Life is all about change; it’s the one thing that we can be certain of. Ageing is a very natural part of life and it should be embraced with open arms. So your body changes, it gets a bit softer, a bit more round, has a tendency to wobble — so what! So what if there is a little more to cuddle, it also means that there is a little more to love! Hold your head up high, you look amazing, you always did and you always will.

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Visiting restrictions in place at Bantry General Hospital due to Flu Presentations

Strict visitor restrictions have been put in place with immediate effect at Bantry General Hospital due to the number of patients who have presented with flu like symptoms.

In the interest of patient care and in order to restrict the spread of the flu virus within the hospital, it is necessary with immediate effect to ban all visitors to Bantry General Hospital, with the exception of following: critically ill patients are restricted to one visitor per critically ill patient and confined to visiting times only, and attendance at the Medical Assessment Unit (MAU) and Local Injury Unit (LIU) should only take place if absolutely necessary, only one relative per patient attending these areas.

The elderly, children, pregnant women or young adults, those with chronic illnesses or vulnerable others are advised not to visit. Outpatient, Day care services and routine hospital admissions are not affected.

All infection control measures are in place and every effort is being made to manage and contain the spread of the flu virus.

People with flu like symptoms are advised to contact their GP by phone in the first instance and avoid presenting at the Emergency Department at Bantry General Hospital.

Bantry hospital staff are asking people to think about all their care and treatment options and keep ED services for the patients who need them most. Others with a less serious illness can be treated by their GP or out of hours GP service where their GP can refer them to an Assessment Unit the following day if required.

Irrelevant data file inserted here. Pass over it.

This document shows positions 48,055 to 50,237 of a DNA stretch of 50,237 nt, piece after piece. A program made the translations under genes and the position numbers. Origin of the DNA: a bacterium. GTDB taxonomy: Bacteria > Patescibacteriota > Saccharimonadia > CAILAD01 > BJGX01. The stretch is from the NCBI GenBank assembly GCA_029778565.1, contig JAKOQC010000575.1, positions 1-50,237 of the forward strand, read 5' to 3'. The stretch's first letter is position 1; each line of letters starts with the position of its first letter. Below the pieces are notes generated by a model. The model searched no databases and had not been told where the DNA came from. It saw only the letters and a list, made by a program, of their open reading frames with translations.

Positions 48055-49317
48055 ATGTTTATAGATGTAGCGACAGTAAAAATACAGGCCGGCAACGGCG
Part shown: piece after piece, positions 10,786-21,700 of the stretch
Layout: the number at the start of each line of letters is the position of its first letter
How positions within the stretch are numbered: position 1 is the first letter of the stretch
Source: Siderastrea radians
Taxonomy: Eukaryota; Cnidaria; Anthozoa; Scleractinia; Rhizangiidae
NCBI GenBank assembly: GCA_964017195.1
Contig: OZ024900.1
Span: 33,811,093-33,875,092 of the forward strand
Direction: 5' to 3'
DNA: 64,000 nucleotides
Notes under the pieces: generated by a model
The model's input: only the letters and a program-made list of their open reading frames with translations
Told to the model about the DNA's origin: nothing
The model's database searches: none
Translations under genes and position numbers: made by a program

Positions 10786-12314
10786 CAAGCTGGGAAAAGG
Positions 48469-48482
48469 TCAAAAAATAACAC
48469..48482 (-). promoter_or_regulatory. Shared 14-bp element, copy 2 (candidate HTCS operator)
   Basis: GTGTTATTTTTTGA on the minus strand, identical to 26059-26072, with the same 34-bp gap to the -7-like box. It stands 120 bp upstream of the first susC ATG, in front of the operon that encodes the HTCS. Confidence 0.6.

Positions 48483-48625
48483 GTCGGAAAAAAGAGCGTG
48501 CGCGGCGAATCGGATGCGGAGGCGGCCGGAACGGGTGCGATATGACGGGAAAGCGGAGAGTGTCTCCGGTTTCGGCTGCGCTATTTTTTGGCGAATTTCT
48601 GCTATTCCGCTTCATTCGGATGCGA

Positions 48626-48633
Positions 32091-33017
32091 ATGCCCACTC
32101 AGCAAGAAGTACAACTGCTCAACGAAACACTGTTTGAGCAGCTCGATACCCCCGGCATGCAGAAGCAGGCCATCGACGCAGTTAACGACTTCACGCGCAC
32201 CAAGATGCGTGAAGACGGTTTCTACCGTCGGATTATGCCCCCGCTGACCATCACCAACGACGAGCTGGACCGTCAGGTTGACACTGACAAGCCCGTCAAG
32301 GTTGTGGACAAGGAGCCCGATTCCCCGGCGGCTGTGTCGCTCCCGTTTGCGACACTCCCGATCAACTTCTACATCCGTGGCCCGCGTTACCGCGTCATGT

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West Cork People - The Best Free Read in West Cork shared Cope Foundation's Happy Christmas from Cope Foundation. ... See MoreSee Less

What makes Christmas special? Children and adults we support, our incredible staff, families and supporters - these are the people who make our organisation so special every single day, but especially at Christmas! Meet some of them here... Thank you to the wonderful team at AV3 Media who kindly produced this video for us as a Christmas gift! To make a Christmas donation today, go to www.cope-foundation.ie/donate. We believe that together we can do great things and with your support we can do so much more! Please SHARE our video so that more people can learn about the amazing things that happen at Cope Foundation! Evening Echo; Irish Examiner; The Southern Star; The Avondhu; Cork Independent; West Cork Times; West Cork People - The Best Free Read in West Cork; Bandon Opinion/The Opinion; Vale Star; East Cork Journal; Cork Chamber - Faces of Cork Business; Cork City FC; Cork Institute of Technology - CIT; University College Cork; Corks RedFM 104-106; The KC Show Corks 96 FM; Cork's 96FM; Cork's Best; C103 Cork; Cork Airport; Cork Opera House: The Everyman; Cork County Council; County Cork; Cork City Council; CorkLike; CCCahoots; Cork On Ice; Glow Cork; CIT Cork School of Music; RTÉ Today; Ciaran Bermingham - Actor; Rob & Marian Heffernan; John Spillane; Ger Wolfe; Eimear O'Brien PR; Jack O Rourke; Theo Dorgan; Mahon Point Shopping Centre; Blackpool Shopping Centre & Retail Park